Vision of the Future is BIG. Literally AND figuratively. Clocking in at 694 pages in paperback, this novel remains THE largest novel of the Star Wars Expanded Universe. And when you start reading what is inside, you learn why. There are SO many plot threads, so many characters, so many storylines, it couldn't be any shorter without losing something vital to the story, to the essence. If there is any complaint, it is that there is no Character Sheet at the beginning to remind us of all the participants, because Timothy Zahn does what we love and creates new, amazing characters like Moranda Savich (a personal favorite), Shada Du'Kal (seen in his short story in Tales from the Mos Eisley Cantina), and Child of Winds (Luke and Mara's native guide).
Lastly, Zahn once again writes a CLEVER novel. Gone are the overblown, useless superweapons. Gone are the silly warlords who are said to be worse than they really are. Gone are the too-powerful Jedi who are too easily undermined by even more absurdly powered Sith. This book is smart, this book has intelligence, this book is founded at least partially in the real world. I've said it before in Specter, but the overarching conflict over the Camaas Document doesn't sound too out of place on our planet. I liked how Zahn removed the "evil" from the Empire, how he made the INDIVIDUAL the evil one instead of the side. I love how Zahn imitates life in having people have over-blown opinions of others (such as how everyone in this book thinks Thrawn is unable to be defeated, even though Thrawn lost several battles AND was never able to anticipate his death). I love how the characters are intelligent, likeable, good at what they do. There are no bumbling idiot bad guys, no doofus good guys meant for bad jokes, and no sexy women thrown in just to be sexy women. Everyone has a purpose, everyone has a motivation, and everyone has a story. Some characters get along, some don't. It's beautifully done.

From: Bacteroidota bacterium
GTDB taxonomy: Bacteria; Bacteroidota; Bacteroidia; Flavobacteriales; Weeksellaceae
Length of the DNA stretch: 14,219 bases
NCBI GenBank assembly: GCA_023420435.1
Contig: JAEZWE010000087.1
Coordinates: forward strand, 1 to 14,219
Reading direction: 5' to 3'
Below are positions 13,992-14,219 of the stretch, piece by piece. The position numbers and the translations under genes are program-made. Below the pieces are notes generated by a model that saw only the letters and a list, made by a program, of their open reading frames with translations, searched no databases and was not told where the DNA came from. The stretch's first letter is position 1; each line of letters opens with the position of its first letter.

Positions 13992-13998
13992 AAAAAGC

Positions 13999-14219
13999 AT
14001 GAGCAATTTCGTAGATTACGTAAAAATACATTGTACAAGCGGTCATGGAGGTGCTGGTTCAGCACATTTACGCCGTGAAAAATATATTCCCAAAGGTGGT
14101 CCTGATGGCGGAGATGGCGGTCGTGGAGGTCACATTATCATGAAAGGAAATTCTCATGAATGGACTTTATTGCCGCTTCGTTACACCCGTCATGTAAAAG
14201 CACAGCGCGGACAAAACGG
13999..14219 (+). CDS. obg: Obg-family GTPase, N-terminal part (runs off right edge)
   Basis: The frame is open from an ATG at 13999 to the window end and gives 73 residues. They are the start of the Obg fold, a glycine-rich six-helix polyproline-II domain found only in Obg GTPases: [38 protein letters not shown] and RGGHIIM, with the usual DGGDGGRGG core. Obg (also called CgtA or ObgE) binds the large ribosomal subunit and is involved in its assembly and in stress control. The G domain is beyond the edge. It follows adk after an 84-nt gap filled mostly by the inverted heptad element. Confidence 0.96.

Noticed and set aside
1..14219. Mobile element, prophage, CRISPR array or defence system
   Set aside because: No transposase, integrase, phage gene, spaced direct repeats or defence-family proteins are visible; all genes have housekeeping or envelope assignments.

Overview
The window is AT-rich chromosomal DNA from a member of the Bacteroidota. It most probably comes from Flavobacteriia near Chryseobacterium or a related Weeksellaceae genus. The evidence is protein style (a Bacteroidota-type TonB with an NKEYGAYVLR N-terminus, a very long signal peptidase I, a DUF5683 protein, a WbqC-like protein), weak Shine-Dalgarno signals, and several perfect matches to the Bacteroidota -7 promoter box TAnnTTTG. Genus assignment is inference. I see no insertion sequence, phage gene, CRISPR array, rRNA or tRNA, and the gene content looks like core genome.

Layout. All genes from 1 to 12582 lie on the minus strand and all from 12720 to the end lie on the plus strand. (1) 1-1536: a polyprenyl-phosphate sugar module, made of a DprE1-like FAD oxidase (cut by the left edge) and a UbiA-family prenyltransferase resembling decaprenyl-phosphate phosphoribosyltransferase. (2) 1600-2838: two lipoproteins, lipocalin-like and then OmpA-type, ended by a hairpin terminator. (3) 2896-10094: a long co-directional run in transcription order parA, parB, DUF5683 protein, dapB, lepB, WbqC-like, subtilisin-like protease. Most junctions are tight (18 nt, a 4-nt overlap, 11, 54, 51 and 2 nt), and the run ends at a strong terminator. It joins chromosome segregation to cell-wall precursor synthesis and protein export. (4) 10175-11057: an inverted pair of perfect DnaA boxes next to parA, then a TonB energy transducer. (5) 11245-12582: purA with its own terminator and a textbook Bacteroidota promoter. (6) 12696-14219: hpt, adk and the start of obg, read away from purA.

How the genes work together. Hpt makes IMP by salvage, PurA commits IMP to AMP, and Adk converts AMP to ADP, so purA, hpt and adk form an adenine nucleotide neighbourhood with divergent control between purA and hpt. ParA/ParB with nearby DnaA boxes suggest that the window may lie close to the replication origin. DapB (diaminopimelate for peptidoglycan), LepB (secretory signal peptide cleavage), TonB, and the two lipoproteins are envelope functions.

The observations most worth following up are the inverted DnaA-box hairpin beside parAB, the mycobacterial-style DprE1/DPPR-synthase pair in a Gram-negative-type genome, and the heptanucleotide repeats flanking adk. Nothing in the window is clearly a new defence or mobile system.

There are so many aspects to love about this book, let me make a list of my highlights of the book: